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This section gives definitions for some of the terms used throughout the |hpx| documentation and source code.

.. glossary::


      A locality in |hpx| describes a synchronous domain of execution, or the
      domain of bounded upper response time. This normally is just a single node
      in a cluster or a NUMA domain in a SMP machine.

   Active Global Address Space

      |hpx| incorporates a global address space. Any executing thread can access
      any object within the domain of the parallel application with the caveat
      that it must have appropriate access privileges. The model does not assume
      that global addresses are cache coherent; all loads and stores will deal
      directly with the site of the target object. All global addresses within a
      Synchronous Domain are assumed to be cache coherent for those processor
      cores that incorporate transparent caches. The Active Global Address Space
      used by |hpx| differs from research |pgas|_ models. Partitioned Global
      Address Space is passive in their means of address translation. Copy
      semantics, distributed compound operations, and affinity relationships are
      some of the global functionality supported by AGAS.


      The concept of the "process" in |hpx| is extended beyond that of either
      sequential execution or communicating sequential processes. While the
      notion of process suggests action (as do "function" or "subroutine") it
      has a further responsibility of context, that is, the logical container of
      program state. It is this aspect of operation that process is employed in
      |hpx|. Furthermore, referring to "parallel processes" in |hpx| designates
      the presence of parallelism within the context of a given process, as well
      as the coarse grained parallelism achieved through concurrency of multiple
      processes of an executing user job. |hpx| processes provide a hierarchical
      name space within the framework of the active global address space and
      support multiple means of internal state access from external sources.


      The Parcel is a component in |hpx| that communicates data, invokes an
      action at a distance, and distributes flow-control through the migration
      of continuations. Parcels bridge the gap of asynchrony between synchronous
      domains while maintaining symmetry of semantics between local and global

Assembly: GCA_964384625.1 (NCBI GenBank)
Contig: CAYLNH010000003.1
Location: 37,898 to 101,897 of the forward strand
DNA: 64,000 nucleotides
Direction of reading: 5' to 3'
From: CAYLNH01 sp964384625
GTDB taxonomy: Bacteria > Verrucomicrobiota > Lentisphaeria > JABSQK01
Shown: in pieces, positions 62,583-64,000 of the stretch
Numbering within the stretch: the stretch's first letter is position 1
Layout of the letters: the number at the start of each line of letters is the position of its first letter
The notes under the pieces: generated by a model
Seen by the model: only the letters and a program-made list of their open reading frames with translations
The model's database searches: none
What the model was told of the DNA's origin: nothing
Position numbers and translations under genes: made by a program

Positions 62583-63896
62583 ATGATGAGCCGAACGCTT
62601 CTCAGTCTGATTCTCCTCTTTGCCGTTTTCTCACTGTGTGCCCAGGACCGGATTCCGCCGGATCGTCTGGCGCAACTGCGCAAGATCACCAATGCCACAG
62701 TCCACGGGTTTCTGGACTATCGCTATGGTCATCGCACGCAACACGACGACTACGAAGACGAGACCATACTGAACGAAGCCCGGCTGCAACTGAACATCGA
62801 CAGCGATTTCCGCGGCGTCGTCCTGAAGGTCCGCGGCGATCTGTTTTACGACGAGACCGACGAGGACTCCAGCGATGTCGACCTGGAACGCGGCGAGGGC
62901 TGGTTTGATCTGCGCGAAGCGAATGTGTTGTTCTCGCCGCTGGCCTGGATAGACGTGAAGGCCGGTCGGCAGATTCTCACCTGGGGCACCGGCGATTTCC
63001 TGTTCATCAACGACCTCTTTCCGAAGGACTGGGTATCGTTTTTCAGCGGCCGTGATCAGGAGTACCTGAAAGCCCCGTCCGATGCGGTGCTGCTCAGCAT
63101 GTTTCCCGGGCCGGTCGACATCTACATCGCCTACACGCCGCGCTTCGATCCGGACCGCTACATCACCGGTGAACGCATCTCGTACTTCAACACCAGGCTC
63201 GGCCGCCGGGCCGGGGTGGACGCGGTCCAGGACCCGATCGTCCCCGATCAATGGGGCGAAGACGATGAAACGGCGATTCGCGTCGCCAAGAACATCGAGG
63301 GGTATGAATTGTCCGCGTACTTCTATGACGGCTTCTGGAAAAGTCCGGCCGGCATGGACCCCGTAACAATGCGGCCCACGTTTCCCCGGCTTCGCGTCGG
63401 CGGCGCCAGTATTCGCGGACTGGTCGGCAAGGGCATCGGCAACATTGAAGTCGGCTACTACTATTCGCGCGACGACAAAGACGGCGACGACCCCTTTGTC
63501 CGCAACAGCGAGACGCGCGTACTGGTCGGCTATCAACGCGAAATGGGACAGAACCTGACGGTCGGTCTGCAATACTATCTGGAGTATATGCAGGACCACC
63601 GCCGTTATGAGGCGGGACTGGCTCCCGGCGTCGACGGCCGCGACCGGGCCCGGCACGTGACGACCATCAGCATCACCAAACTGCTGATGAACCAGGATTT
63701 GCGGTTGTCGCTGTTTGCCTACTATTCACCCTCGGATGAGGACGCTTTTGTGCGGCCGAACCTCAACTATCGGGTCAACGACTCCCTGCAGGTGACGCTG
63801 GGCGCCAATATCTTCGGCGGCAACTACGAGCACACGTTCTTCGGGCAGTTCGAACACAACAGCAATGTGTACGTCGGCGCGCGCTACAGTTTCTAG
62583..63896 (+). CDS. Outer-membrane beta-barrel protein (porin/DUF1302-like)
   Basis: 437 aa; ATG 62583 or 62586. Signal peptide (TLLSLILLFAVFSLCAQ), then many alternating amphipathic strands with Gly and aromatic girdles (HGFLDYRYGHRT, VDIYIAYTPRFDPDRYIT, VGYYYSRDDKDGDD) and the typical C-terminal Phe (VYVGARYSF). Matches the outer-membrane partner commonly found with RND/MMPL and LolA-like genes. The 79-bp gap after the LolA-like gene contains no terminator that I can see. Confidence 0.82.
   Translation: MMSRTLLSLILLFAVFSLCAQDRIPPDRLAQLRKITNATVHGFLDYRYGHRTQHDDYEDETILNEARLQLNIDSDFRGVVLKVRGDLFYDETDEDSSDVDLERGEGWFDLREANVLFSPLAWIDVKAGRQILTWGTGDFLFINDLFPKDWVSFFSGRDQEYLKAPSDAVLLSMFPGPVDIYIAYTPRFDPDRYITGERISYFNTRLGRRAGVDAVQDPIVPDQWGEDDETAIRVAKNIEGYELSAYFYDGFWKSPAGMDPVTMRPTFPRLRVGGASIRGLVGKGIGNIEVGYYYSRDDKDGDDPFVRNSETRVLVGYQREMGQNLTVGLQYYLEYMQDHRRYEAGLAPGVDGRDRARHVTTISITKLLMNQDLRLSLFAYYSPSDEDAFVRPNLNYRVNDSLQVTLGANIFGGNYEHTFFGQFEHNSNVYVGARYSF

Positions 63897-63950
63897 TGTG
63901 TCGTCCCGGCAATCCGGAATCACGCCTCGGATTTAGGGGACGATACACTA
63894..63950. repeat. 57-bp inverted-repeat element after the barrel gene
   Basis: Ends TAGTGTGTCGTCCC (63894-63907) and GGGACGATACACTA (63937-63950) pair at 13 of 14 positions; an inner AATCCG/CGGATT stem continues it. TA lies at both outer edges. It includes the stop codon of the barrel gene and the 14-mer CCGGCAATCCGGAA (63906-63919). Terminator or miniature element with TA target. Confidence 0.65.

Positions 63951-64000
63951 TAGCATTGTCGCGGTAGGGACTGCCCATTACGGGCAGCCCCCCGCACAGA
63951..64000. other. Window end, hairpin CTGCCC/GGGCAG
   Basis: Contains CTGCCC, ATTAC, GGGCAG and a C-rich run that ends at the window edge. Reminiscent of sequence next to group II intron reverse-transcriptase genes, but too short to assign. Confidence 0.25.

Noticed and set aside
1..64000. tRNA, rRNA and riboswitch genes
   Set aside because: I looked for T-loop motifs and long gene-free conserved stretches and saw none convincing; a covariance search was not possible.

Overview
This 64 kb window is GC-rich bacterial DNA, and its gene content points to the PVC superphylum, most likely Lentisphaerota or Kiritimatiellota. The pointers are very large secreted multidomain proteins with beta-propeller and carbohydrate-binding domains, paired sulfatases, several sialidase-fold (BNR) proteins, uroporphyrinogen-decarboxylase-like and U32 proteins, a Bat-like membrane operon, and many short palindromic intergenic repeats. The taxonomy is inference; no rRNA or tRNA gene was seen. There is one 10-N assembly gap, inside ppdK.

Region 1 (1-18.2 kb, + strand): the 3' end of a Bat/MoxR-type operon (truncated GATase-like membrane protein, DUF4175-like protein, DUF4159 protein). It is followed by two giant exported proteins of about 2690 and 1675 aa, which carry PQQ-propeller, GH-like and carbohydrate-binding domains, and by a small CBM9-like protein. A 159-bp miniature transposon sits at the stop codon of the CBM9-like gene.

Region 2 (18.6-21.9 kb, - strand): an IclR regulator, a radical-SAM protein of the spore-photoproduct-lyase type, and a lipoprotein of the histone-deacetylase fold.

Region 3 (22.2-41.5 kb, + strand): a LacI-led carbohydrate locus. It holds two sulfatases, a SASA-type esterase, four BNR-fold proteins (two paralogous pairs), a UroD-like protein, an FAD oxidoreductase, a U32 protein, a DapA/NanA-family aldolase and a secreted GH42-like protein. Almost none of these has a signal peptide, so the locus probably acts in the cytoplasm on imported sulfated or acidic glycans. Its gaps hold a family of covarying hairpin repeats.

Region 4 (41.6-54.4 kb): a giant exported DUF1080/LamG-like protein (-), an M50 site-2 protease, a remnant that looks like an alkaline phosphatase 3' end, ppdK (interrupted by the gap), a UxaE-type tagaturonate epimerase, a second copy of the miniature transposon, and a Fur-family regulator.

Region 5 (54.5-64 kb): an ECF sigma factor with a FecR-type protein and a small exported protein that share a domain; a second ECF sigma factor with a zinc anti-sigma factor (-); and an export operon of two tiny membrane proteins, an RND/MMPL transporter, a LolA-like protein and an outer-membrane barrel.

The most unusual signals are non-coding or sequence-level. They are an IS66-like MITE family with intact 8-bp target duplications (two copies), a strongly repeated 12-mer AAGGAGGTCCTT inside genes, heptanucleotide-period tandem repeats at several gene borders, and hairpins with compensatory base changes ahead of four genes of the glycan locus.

execution. Parcels enable message-driven computation and may be seen as a
      form of "active messages". Other important forms of message-driven
      computation predating active messages include `dataflow tokens
      <>`_, the `J-machine's
      <>`_ support for remote
      method instantiation, and at the coarse grained variations of Unix remote
      procedure calls, among others. This enables work to be moved to the data
      as well as performing the more common action of bringing data to the work.
      A parcel can cause actions to occur remotely and asynchronously, among
      which are the creation of threads at different system nodes or synchronous

   Local Control Object
   Lightweight Control Object

      A local control object (sometimes called a lightweight control object) is
      a general term for the synchronization mechanisms used in |hpx|. Any
      object implementing a certain concept can be seen as an LCO. This concepts
      encapsulates the ability to be triggered by one or more events which when
      taking the object into a predefined state will cause a thread to be
      executed. This could either create a new thread or resume an existing

      The LCO is a family of synchronization functions potentially representing
      many classes of synchronization constructs, each with many possible
      variations and multiple instances. The LCO is sufficiently general that it
      can subsume the functionality of conventional synchronization primitives
      such as spinlocks, mutexes, semaphores, and global barriers. However due
      to the rich concept an LCO can represent powerful synchronization and
      control functionality not widely employed, such as dataflow and futures
      (among others), which open up enormous opportunities for rich diversity of
      distributed control and operation.

      See :ref:`lcos` for more details on how to use LCOs in |hpx|.


      An action is a function that can be invoked remotely. In |hpx| a plain
      function can be made into an action using a macro. See
      :ref:`applying_actions` for details on how to use actions in |hpx|.


      A component is a C++ object which can be accessed remotely. A component
      can also contain member functions which can be invoked remotely. These are
      referred to as component actions. See :ref:`components` for details on how
      to use components in |hpx|.